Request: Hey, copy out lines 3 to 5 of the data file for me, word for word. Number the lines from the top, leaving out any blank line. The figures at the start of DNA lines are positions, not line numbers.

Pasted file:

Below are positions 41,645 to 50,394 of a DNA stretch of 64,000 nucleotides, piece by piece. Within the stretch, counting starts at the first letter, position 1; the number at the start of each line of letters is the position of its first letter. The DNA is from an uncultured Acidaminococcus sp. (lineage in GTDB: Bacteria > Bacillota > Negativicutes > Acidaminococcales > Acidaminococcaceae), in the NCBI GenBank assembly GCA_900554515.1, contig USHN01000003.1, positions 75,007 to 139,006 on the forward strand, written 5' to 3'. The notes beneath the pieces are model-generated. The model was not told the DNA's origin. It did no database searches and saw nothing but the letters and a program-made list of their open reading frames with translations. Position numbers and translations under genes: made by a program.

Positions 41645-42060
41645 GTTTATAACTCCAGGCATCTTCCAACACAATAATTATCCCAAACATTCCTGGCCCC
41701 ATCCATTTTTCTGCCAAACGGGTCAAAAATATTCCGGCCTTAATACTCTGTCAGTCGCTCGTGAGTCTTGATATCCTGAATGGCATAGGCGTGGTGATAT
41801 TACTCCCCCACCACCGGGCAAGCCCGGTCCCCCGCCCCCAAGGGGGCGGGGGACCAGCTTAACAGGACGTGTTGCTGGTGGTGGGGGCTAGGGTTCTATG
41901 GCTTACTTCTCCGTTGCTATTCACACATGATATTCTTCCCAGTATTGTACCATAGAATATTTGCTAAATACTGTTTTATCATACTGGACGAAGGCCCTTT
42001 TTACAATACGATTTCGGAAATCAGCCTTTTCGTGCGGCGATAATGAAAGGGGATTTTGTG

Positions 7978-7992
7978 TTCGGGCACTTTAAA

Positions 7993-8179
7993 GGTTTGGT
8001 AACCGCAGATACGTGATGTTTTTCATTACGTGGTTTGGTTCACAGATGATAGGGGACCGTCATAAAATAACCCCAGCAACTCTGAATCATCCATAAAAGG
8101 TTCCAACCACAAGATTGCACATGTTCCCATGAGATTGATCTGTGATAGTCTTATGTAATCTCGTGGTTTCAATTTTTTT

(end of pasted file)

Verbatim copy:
41645 GTTTATAACTCCAGGCATCTTCCAACACAATAATTATCCCAAACATTCCTGGCCCC
41701 ATCCATTTTTCTGCCAAACGGGTCAAAAATATTCCGGCCTTAATACTCTGTCAGTCGCTCGTGAGTCTTGATATCCTGAATGGCATAGGCGTGGTGATAT
41801 TACTCCCCCACCACCGGGCAAGCCCGGTCCCCCGCCCCCAAGGGGGCGGGGGACCAGCTTAACAGGACGTGTTGCTGGTGGTGGGGGCTAGGGTTCTATG